Another feature includes a pathway for these sub accounts to become full subscribers. An account owner can transfer a sub account’s profile to a new account, where the individual can then choose from four different plans while keeping previous viewing history and personalized recommendations in place, techcrunch.com reported.
Some of the specifics outlined for the pilot program appear much stricter than currently described on the U.S. help center version, causing some to wonder if similarly restrictive changes are coming soon for U.S. subscribers, Yahoo Finance reported.
For example, according to Netflix’s help center for Peru:
- Users are required to set up a “primary location” (or the main place where the account owner watches the streaming service).
- The primary location is set on a TV that’s connected to the household’s particular Wi-Fi network. All other devices signed into the account on that Wi-Fi network will then be associated with the primary location and be considered “trusted devices.” Only these “trusted devices” can access Netflix under the account.
- Devices other than “trusted devices” detected that are using the account or are located somewhere other than the primary location with different Wi-Fi networks may be blocked.
- If someone in the household “splits time between 2 or more places, only 1 will be considered” the account’s primary location.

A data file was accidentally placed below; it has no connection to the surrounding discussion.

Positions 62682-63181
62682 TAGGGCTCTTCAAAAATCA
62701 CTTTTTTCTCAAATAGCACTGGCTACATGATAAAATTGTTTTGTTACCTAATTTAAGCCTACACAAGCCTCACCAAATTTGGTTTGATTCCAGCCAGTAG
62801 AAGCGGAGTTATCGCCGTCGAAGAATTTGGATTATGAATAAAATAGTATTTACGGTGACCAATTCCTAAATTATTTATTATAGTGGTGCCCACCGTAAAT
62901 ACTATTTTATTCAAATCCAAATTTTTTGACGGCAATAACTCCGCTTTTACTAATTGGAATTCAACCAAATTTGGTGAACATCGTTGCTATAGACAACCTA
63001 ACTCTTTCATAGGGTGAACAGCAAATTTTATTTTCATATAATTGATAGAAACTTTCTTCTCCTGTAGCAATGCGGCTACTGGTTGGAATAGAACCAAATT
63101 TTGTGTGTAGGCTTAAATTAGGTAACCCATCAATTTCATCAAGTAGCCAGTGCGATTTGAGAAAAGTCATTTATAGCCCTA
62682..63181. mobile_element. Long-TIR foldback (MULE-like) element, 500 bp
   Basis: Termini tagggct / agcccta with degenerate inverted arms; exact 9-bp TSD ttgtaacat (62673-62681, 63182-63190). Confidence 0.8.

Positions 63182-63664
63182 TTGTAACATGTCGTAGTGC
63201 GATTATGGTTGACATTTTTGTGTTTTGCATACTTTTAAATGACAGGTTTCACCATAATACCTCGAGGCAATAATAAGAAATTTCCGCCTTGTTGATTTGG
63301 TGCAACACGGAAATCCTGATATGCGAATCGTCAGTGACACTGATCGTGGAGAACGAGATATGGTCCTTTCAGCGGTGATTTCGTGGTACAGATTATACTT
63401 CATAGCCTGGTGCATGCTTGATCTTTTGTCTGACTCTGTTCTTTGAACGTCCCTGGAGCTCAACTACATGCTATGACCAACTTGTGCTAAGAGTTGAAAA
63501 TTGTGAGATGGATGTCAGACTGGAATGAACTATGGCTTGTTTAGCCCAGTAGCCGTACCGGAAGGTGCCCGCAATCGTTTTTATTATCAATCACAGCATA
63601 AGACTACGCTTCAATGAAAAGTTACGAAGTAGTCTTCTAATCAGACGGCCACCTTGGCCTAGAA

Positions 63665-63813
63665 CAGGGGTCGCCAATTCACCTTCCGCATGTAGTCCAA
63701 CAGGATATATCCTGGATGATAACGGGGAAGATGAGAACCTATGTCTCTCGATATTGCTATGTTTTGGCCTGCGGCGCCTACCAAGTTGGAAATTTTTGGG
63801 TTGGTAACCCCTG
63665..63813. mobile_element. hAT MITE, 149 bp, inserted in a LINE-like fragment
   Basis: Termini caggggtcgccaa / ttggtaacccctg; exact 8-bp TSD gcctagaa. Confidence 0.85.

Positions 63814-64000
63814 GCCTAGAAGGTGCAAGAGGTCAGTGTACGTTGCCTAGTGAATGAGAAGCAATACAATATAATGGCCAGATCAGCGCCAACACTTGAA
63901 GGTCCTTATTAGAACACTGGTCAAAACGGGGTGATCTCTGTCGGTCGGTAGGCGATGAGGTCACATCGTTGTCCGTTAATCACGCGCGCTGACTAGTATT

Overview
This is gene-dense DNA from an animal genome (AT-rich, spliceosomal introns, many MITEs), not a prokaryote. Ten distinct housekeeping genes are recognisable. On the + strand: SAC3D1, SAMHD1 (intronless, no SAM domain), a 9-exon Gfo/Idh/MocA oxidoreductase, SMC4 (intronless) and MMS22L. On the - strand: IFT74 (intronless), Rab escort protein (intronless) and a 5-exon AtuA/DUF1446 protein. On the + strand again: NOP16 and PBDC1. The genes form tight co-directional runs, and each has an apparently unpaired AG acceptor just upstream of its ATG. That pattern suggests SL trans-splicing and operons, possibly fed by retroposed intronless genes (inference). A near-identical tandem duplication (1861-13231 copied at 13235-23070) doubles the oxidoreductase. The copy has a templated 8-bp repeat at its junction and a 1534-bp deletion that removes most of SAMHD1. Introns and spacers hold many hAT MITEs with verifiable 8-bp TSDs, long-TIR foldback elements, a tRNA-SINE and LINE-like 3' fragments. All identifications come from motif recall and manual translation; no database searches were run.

- To maintain uninterrupted service, a “trusted device” must connect to the primary location’s Wi-Fi and watch “something every 31 days.”
Streaming market analyst Paul Erickson told restofworld.com that Netflix introduced the new, stricter policy outside “their huge markets” and, instead, piloted them in the small Latin American markets “so they don’t potentially suffer a large amount of subscriber goodwill lost.”
Erickson went on to predict that Netflix “will likely use their findings in these three small markets to dictate policy for password sharing globally, as the company looks to expand its password-sharing crackdown.”
According to the nonprofit, the crackdown has been largely unpopular in the test population, causing many to cancel their accounts.
Netflix indicated in its latest shareholder letter that the pilot’s policies could become a reality for Netflix users globally.
“We’ve worked hard to build additional new features that improve the Netflix experience,” the letter stated, conceding that the company expects a negative reaction in the short term due to the stricter policy initiative.
“As we work through this transition—and as some borrowers stop watching either because they don’t convert to extra members or full paying accounts—near term engagement … could be negatively impacted,” the letter explained.
“However, we believe the pattern will be similar to what we’ve seen in Latin America, with engagement growing over time as we continue to deliver a great slate of programming and borrowers sign-up for their own accounts,” Netflix concluded.